There are many misconceptions about debt and inheritance. It’s not correct that when a person dies, their debts die with them or that their family members are responsible for paying their debts.
When someone dies their debts are normally paid out of their estate before it is distributed to the beneficiaries. The estate consists of everything they own including their home, any other properties, investments, business interests, vehicles and belongings.
Who has to pay off the debts?
It is the executor’s responsibility (or administrator’s if there is no Will) to find out if there are any debts outstanding and work out if there is enough money in the estate to settle those debts.
The executor must collect in the estate’s assets (depending on the type of assets and the values, they may need to obtain a Grant of Probate to do this) and then arrange for any costs for the funeral and administration of the estate to be paid. Once they have done this, the deceased’s outstanding debts must be settled before proceeding to distribute the estate to the beneficiaries. Assets such as properties, vehicles or valuables may be sold to pay off any debts.
If there aren’t sufficient funds to cover all the debts, the executor must ensure that the debts are paid off in a prescribed order as follows:
- Secured debts, such as mortgages
- Priority debts, such as taxes
- Unsecured debts, such as credit cards and personal loans
A debt does not pass to a spouse or a civil partner (or anyone else) unless they have provided a guarantee on a loan or the debt is held in joint names. A mortgage on a jointly owned property will usually mean the surviving borrower will be liable for the outstanding amount.
To make it easier for the person who will be dealing with your estate when you have died, think about keeping a record of any debts which are held in your name and be aware that if debts exceed asset values this means your intended beneficiaries might not inherit anything from your estate.
Dealing with debts if there is no money in the estate
If there isn’t enough money in the estate, the debts are paid off in priority order which starts with secured creditors, eg banks, mortgage lenders, finance providers etc and then unsecured creditors, eg credit card companies, customers, suppliers, HMRC and anyone else who is owed money that does not have the same security as a secured creditor.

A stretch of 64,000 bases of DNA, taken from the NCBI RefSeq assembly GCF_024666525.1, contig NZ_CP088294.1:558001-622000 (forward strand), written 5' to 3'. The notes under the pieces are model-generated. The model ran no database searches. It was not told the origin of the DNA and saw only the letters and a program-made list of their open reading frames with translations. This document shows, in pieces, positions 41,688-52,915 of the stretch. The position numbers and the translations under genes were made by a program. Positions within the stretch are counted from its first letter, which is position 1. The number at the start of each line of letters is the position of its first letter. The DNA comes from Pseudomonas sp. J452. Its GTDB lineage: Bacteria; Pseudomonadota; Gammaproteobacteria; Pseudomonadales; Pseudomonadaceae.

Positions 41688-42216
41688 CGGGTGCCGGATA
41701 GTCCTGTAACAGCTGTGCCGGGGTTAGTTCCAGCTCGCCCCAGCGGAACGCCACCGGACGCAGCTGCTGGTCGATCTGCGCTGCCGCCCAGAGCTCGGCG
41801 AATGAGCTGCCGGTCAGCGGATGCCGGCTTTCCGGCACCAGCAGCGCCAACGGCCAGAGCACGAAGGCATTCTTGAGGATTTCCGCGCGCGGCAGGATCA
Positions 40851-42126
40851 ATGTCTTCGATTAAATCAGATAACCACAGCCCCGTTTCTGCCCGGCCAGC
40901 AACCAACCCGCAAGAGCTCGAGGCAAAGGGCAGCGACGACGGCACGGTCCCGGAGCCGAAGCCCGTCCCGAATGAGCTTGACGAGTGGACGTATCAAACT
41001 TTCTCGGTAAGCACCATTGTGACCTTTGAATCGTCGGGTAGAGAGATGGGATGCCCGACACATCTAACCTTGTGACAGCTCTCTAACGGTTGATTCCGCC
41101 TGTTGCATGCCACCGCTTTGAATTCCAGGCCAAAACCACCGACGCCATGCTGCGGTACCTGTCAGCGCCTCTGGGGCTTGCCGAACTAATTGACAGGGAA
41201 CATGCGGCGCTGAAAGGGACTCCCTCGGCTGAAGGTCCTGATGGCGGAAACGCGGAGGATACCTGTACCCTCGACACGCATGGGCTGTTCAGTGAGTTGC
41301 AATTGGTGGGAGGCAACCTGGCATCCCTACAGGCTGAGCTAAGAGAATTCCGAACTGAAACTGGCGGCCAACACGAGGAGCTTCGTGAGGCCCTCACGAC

The debts are paid as above until the money or assets run out and any remaining debts are likely to be written off. It there is nothing in the estate when someone dies then the debts will usually die with them.
Debt is not inherited by the beneficiaries so they will not be responsible for settling any debts if there is no money in the estate. An executor can be held personally liable for the debts but only up to the value of the estate.
What happens to mortgage debt?
If the deceased had a mortgage in their sole name, it will be treated as a secured debt and need to be repaid by their estate as a priority. Once paid off the property can pass to the entitled beneficiary.
If there isn’t enough cash in the estate to pay off the mortgage, the property will usually be sold and the proceeds used to repay the mortgage.
If a mortgage is held in joint names, the survivor will be responsible for making the mortgage repayments.
If a property is held jointly the mortgage may be treated differently. If they own it as ‘joint tenants’, that is the property passes automatically to the surviving co-owner on the first death, then the co-owner will need to pay the mortgage. Whereas, if you own it jointly as ‘tenants in common’ (and there is no right of survivorship), you can leave your share in the property to whoever you like and not necessarily the co-owner. In this case, if there isn’t enough money in the estate to repay the mortgage, the beneficiary can choose to take on the responsibility of paying the mortgage to avoid the need to sell the property.
If there is a Will, you should always check the wording as sometimes it may say that the person inheriting the property is responsible for paying the mortgage (and any other debts secured on the property) in which case they must repay the mortgage and not the estate.
Can Life Insurance be put towards your debts after you die?
Absolutely! Some people take out life insurance specifically to cover debts when they die. This may be sufficient enough to cover the mortgage and other debts. Arranging life insurance can be significant part of your estate planning to ensure that your family aren’t left with the burden of paying your debts out of the estate.
It is easy to be confused about what happens to your debts if you die because of all of the misconceptions. Get in touch with our Private Client team today for some real answers on 01284 767766.
Where to find us
We have offices in Bury St. Edmunds, Sudbury and London.
© Atkins Dellow LLP 2022
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